ADP’s People at Work 2021: A Global Workforce View surveyed 1,902 workers in Australia, and reveals one in two (52 per cent) workers believe they have been underpaid at least once during the pandemic. Similar numbers (51 per cent) believe that they had been paid late, up from 48 per cent prior to the onset of COVID-19.
The ADP research also indicates two in five workers were overpaid (38 per cent) or experienced issues with their pay (43 per cent), such as failed payments or incorrect tax.
Problems with payroll extended to how quickly employers are resolving issues of incorrect payment. Almost half (43 per cent) of workers said their employer did not resolve their underpayment issue by the next pay cycle. Alarmingly, one in 10 (12 per cent) said their underpayment was never resolved.
The rise in incorrect payslips has coincided with a time when Australian workers have already been feeling anxious about their economic security. More than a third of survey participants (38 per cent) say COVID-19 will have a negative impact on their financial security in the next three years.
Kylie Baullo, Asia Pacific vice president – client services at ADP, said the prevalence of pay errors is alarming, and holds deep ramifications for both employee wellbeing and the business bottom line.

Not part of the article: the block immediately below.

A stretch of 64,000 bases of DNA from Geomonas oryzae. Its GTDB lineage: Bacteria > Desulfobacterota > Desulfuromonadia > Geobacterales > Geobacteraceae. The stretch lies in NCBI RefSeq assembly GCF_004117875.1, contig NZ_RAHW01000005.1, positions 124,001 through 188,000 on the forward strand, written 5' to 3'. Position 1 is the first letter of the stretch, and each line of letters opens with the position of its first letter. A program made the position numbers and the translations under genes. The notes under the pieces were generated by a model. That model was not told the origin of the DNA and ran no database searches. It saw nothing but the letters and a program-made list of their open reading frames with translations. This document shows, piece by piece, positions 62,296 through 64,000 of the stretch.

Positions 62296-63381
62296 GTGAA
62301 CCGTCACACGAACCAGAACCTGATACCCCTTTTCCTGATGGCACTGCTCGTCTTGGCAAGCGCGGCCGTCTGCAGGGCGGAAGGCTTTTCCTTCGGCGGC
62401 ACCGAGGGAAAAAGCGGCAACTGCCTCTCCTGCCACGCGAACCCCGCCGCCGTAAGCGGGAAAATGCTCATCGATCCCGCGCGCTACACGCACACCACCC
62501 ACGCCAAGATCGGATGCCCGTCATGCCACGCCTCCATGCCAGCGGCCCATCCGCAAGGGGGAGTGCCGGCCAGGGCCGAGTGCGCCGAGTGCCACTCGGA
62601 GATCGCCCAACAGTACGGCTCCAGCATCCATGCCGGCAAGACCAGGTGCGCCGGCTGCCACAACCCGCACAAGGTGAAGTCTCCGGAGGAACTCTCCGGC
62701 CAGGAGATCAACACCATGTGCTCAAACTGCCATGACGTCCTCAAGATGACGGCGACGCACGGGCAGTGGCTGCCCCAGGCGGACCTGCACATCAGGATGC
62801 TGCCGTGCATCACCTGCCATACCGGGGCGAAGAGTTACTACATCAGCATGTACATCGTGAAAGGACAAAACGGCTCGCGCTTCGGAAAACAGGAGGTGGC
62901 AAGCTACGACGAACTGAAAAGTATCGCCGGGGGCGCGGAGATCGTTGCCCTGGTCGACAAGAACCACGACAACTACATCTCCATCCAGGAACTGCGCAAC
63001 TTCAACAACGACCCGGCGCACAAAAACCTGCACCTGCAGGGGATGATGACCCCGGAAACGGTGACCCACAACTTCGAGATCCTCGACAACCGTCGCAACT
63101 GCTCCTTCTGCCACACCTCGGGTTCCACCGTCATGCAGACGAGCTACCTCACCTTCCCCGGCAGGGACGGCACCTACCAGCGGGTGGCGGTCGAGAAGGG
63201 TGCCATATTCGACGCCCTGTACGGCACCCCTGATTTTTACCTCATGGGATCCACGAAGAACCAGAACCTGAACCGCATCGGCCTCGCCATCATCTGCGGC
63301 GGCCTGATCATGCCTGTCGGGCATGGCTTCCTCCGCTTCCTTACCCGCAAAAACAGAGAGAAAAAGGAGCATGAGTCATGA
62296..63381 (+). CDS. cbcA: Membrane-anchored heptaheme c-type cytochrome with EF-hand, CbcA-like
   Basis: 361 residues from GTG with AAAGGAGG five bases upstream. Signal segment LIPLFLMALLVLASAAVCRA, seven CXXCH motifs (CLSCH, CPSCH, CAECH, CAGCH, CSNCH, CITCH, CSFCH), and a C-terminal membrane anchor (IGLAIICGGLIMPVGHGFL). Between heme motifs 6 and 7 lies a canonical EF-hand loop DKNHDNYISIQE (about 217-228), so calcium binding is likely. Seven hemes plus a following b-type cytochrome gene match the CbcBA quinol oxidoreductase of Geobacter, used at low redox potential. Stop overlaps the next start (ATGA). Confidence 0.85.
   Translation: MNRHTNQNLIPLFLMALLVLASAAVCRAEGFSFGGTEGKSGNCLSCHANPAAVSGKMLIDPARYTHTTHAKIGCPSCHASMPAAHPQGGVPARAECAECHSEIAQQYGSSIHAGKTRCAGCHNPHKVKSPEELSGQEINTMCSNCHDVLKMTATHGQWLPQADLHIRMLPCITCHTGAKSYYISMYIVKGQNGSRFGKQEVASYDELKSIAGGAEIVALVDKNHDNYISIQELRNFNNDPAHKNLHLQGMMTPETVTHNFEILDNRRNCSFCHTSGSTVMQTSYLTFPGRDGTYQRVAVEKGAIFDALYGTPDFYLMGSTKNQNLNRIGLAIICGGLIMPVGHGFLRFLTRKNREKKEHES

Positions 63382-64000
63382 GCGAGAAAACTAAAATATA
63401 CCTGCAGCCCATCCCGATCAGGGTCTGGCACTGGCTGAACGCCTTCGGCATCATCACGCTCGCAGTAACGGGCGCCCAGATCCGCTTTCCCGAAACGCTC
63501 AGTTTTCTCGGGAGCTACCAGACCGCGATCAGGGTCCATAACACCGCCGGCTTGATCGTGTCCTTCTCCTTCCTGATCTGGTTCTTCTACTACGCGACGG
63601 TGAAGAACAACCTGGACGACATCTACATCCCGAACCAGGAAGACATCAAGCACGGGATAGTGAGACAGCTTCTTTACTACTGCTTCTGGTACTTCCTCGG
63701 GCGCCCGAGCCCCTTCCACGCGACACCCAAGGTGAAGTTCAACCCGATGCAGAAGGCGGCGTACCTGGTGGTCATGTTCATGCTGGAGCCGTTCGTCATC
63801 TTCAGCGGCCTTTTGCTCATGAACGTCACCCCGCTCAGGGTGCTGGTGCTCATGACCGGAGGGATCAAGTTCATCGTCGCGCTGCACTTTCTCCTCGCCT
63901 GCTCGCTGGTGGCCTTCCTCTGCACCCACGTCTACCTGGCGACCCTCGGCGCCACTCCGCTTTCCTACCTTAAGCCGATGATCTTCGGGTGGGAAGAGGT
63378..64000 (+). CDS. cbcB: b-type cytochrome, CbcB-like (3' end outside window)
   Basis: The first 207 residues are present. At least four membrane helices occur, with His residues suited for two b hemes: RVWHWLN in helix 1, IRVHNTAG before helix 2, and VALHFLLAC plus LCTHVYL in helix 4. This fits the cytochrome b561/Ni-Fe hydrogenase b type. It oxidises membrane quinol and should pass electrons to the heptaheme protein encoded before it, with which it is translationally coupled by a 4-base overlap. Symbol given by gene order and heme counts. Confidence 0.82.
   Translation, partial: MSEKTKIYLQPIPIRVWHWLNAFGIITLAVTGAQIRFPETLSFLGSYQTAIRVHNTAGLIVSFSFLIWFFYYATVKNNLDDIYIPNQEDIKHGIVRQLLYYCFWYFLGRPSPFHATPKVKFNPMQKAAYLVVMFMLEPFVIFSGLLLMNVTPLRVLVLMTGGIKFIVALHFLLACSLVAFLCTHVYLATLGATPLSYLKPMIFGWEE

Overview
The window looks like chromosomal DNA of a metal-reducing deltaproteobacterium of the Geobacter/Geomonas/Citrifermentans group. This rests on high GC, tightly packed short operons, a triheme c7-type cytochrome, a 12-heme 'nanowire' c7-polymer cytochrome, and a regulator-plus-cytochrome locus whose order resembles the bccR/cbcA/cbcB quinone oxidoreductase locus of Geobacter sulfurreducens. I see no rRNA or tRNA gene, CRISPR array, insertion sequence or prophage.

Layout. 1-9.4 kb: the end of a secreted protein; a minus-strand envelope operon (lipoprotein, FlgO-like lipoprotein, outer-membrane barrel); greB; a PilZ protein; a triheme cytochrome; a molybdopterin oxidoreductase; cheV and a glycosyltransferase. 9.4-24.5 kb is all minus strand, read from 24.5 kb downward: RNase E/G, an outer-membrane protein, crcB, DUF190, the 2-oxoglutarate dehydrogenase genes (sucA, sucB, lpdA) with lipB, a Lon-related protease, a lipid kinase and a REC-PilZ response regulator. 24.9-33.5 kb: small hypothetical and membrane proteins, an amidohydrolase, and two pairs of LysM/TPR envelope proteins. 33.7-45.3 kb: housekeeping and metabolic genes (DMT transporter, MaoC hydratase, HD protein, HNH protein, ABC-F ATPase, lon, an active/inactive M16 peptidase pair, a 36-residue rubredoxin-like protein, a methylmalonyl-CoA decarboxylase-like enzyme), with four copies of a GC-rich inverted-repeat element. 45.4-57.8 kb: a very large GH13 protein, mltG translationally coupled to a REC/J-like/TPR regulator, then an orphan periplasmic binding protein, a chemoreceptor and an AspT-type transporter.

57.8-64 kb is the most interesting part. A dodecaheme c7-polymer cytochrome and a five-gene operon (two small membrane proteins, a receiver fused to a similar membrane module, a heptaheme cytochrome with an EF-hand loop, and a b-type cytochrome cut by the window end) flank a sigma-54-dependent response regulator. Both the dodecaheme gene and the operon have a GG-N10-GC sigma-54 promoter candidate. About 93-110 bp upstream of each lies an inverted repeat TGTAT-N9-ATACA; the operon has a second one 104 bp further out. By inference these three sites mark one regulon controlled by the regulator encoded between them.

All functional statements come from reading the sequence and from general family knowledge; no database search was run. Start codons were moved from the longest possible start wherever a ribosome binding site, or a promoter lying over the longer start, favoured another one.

“From loss of employee confidence and causing stress, to not being able to pay bills, incorrect and late payments can have a real, negative flow-on effect for individuals. For businesses, the headlines have shown there are significant financial and reputational implications for being charged with underpaying employees,” she said.
“COVID-19 introduced the need for greater flexibility in how work is done and in the same period we saw an influx of legislative changes impacting wages, including adjustments to payroll tax, pay entitlements and support schemes like JobKeeker. Not all businesses were ready to smoothly navigate the many changes to compliance and compensation.”
Against a backdrop of increasing unreliability around pay, a third of workers in Australia say they are reviewing their pay more closely now than they did before COVID-19. “An incorrect payslip on payday can have far-reaching personal implications and can feel like a real breach of trust for employees, and something they don’t forget in a hurry,” said Ms Baullo.
“Businesses need to be mindful that employees are paying a watchful eye on their payslips. If business operators, all the way from local SMEs to multi-country conglomerates, don’t prioritise running efficient, accurate and reliable payroll divisions, they risk losing talent.
“When employees experience errors in their pay, payroll staff shift their focus to answering queries and checking historical data, distracting them from processing payments or spending time on more strategic work. Often, the first step to improving payroll accuracy is automating the input of data using integrated digital technologies.”
While Australia is not alone in the worsening levels of pay accuracy, Asia Pacific (APAC) is the worst-performing region worldwide for delayed payments. In APAC, 76 per cent of workers said they have been paid late, compared with a global average of 69 per cent.